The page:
Hafemeyer Law

Bankruptcy in Contemplation of Divorce

Dissolution can have a lasting impact on the finances of both parties. Much time is often spent working out the separation of assets and debts during the divorce. Couples may argue over which of them will keep the home, the cars and the debt. A very important consideration for the parties should be that the separation agreement does not rid them of their legal requirement to repay a joint debt.

Many married couples choose to put most assets into both individual’s names. Joint credit cards, mortgages and car loans are common. When the divorce is final, each party agrees to pay for different debts as equitably divided by the courts or an agreement. However, even though the marital termination agreement requires one party to pay a joint debt, the failure of that party to pay the creditor can begin collection proceedings against both parties.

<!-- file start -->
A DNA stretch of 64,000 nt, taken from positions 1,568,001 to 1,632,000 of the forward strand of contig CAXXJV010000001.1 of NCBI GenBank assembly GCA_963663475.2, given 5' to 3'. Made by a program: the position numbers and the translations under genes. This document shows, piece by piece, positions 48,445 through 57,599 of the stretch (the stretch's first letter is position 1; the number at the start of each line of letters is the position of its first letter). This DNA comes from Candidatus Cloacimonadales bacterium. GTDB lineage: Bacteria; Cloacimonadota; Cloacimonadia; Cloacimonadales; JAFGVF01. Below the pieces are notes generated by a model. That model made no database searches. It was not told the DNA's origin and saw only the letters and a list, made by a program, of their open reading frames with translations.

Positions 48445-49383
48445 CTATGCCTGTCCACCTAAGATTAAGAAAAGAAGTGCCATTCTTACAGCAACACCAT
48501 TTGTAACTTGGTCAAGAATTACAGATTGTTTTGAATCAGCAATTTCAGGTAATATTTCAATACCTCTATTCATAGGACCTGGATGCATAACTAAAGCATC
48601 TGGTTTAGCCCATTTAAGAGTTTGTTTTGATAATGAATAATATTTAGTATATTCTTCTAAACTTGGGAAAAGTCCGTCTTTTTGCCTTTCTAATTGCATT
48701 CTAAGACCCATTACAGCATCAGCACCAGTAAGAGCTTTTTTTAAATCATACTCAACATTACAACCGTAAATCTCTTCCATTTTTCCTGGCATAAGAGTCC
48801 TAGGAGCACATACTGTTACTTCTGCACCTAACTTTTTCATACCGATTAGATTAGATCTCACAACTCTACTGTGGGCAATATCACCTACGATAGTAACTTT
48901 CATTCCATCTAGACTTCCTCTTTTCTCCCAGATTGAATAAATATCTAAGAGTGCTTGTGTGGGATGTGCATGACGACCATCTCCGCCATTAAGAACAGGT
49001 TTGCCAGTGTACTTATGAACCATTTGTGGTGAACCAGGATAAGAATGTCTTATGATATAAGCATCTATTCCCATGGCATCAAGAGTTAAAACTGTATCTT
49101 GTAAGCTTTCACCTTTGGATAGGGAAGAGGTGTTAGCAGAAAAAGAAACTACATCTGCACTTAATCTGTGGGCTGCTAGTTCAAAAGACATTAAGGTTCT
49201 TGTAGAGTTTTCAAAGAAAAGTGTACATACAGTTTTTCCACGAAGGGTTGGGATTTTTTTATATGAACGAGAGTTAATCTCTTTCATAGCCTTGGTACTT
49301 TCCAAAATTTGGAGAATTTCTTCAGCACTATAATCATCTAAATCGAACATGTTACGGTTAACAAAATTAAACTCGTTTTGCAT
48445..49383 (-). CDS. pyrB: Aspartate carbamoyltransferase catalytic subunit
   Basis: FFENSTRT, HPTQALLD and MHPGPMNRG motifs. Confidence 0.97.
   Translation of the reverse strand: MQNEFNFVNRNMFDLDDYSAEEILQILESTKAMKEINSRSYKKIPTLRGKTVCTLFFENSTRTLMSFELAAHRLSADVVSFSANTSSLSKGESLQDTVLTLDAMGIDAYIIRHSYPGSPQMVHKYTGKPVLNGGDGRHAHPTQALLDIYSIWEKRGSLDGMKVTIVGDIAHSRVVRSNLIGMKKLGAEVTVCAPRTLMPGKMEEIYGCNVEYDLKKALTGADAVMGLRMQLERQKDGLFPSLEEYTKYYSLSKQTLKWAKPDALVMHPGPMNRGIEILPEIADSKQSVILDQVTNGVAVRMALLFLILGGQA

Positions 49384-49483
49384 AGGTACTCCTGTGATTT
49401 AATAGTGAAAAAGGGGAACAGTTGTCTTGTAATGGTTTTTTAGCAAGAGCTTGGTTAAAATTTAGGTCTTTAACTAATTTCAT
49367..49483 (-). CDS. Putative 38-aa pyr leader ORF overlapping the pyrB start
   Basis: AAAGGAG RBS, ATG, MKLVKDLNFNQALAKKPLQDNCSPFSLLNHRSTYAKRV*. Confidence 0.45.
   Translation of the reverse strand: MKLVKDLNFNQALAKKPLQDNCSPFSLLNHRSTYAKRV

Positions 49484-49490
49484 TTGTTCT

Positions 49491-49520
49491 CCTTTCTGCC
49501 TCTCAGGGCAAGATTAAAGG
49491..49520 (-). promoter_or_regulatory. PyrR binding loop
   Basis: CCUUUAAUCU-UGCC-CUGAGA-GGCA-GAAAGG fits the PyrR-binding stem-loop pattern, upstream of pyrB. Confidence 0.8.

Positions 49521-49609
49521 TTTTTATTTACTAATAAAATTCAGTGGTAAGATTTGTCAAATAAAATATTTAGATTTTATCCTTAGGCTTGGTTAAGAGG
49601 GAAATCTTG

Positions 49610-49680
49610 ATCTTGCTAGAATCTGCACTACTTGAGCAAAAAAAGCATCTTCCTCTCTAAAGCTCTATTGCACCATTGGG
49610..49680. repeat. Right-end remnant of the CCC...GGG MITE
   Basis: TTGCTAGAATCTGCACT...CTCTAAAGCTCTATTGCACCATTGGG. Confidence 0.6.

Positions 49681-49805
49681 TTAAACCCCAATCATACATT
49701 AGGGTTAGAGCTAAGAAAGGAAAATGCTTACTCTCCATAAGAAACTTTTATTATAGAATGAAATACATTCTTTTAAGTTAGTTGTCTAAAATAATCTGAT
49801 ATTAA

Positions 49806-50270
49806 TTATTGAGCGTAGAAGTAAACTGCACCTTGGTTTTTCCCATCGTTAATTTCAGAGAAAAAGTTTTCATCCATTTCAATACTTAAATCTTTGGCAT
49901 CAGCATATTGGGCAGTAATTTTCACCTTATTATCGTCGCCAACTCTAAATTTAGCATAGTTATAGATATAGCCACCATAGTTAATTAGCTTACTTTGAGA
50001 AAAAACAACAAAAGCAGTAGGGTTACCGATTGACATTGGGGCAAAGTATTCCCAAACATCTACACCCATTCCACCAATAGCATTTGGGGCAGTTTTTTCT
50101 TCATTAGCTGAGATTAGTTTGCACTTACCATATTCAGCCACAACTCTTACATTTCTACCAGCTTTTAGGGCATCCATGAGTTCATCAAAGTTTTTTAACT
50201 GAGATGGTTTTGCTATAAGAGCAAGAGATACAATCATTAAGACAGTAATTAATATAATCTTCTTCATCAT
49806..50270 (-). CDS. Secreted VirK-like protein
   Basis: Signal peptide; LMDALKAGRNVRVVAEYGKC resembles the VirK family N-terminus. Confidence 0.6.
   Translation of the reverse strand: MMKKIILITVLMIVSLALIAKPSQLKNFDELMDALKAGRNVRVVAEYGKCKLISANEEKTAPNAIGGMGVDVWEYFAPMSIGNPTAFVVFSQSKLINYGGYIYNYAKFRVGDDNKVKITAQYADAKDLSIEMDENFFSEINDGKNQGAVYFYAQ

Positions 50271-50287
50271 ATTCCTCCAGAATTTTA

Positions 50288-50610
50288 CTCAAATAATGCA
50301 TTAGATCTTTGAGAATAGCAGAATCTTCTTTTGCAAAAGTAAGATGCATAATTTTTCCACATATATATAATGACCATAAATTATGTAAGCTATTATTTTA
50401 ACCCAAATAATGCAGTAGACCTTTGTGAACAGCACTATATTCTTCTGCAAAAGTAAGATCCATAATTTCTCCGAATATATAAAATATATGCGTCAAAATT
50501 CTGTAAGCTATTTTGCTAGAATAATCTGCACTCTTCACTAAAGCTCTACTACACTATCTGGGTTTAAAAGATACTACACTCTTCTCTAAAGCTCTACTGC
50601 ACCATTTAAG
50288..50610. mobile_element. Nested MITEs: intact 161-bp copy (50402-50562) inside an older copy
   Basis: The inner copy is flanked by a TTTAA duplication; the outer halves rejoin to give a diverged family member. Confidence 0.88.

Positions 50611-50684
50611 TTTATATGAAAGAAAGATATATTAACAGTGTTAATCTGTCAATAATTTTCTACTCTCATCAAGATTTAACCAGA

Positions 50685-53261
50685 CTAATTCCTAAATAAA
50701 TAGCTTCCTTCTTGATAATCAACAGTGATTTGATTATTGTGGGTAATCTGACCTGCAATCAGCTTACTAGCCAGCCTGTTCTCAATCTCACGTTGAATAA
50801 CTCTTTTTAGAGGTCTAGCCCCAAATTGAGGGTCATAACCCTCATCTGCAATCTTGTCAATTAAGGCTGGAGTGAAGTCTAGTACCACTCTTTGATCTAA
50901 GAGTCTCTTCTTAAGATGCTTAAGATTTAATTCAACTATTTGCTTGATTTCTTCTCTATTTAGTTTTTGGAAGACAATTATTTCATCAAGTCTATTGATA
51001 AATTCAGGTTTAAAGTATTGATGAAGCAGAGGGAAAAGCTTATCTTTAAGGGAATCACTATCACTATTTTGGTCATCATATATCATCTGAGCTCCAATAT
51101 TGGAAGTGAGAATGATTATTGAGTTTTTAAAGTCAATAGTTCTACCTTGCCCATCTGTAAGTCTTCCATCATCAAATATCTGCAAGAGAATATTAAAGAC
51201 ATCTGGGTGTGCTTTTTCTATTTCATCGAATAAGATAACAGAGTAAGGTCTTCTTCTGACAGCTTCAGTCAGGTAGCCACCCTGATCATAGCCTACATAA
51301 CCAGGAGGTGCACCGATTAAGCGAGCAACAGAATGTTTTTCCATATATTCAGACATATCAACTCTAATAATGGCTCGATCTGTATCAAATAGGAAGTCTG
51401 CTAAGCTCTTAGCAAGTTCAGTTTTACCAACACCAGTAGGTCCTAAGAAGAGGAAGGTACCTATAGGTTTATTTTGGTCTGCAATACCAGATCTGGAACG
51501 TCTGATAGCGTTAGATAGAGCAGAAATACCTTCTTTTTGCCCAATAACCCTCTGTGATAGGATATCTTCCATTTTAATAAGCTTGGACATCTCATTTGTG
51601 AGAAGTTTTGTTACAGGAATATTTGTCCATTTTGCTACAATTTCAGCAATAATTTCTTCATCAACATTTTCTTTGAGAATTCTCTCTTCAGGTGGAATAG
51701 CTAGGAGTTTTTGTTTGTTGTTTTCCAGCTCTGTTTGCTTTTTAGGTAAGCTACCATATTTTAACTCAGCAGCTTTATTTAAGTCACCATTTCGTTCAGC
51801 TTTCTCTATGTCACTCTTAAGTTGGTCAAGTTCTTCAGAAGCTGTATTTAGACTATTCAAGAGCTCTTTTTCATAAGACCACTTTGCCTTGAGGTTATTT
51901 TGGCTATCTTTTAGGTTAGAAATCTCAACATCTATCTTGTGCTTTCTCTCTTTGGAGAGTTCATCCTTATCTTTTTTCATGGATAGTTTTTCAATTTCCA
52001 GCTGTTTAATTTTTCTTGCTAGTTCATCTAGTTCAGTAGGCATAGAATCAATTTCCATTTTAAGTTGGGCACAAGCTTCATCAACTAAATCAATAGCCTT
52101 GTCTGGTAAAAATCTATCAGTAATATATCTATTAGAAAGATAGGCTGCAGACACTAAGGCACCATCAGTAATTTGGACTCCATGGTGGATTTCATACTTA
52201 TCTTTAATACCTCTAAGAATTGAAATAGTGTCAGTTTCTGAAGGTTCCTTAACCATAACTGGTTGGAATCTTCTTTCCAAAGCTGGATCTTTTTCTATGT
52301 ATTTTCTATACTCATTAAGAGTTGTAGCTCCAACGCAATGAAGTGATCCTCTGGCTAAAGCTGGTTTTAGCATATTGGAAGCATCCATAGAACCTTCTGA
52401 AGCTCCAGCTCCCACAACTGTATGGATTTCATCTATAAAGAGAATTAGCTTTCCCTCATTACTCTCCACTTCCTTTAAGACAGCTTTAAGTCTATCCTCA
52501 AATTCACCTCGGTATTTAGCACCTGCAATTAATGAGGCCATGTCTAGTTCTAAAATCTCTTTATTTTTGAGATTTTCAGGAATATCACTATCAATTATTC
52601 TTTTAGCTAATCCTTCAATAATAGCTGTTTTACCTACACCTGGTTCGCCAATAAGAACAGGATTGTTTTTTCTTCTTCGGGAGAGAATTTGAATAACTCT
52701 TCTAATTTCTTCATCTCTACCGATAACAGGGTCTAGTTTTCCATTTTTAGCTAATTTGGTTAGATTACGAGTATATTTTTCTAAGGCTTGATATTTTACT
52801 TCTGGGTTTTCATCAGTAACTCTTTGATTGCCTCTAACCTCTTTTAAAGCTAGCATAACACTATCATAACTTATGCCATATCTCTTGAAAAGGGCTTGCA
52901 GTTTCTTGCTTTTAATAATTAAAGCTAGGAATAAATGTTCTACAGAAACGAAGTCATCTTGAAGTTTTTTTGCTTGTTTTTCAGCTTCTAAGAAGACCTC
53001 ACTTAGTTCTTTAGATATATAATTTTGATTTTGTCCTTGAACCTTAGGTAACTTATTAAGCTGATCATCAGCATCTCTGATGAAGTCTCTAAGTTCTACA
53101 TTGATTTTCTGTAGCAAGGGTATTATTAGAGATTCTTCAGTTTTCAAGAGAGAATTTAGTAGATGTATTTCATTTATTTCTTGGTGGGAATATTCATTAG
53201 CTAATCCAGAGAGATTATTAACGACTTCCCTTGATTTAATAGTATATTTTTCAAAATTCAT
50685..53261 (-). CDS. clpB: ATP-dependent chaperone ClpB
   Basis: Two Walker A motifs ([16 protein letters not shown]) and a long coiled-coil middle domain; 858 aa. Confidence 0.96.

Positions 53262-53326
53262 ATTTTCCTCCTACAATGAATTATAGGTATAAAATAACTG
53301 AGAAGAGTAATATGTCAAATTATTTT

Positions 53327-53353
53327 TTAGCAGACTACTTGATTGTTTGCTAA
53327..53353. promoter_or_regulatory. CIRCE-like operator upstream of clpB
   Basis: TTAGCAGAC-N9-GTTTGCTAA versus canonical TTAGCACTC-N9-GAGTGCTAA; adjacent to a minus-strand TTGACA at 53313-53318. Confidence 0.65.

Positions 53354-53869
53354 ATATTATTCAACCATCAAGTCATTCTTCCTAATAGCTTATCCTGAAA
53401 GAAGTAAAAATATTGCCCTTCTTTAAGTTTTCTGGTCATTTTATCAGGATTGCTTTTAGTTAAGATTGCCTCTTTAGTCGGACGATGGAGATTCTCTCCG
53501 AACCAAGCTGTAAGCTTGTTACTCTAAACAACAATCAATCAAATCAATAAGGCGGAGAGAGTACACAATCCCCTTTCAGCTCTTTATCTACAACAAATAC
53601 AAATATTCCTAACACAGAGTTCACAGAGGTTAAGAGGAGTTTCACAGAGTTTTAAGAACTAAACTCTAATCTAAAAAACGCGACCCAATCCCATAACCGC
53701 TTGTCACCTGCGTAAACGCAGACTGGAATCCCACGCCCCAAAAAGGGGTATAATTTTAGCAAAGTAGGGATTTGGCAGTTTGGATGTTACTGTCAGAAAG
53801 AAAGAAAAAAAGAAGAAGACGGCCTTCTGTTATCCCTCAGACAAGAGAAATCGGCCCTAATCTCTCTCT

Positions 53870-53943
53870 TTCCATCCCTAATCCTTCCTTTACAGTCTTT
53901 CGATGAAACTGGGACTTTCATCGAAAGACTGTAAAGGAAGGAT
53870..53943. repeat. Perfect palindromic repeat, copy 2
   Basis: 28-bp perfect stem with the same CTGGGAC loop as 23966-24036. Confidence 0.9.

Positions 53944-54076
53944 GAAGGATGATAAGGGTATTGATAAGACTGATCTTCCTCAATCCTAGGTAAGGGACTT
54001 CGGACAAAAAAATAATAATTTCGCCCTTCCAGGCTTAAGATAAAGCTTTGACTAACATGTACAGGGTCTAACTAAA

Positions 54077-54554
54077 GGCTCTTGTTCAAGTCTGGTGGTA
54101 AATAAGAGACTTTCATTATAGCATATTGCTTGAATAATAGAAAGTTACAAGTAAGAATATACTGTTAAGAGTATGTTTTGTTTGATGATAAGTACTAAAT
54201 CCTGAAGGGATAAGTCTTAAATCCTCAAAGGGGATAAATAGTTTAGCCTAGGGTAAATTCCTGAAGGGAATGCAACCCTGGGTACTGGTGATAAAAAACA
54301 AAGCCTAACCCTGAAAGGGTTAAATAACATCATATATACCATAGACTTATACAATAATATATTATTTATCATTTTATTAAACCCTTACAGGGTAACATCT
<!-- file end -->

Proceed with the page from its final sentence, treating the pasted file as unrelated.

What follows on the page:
For this reason, the parties in a divorce that have significant joint debt, especially unsecured debt, may be best served by filing bankruptcy before the divorce is final. The bankruptcy will likely discharge all of the joint debt and both parties will be relieved of the marital debt and concerns about the other not paying the creditor. A joint bankruptcy in contemplation of divorce may give each party a financial fresh start after the divorce is final.

Evaluating the chance of having the need to file bankruptcy after the divorce is a good idea early in the process because a joint bankruptcy must be filed while the parties are still legally married. An attorney that can assist the client in both the dissolution and a bankruptcy can be a great advocate in the midst of a difficult process.

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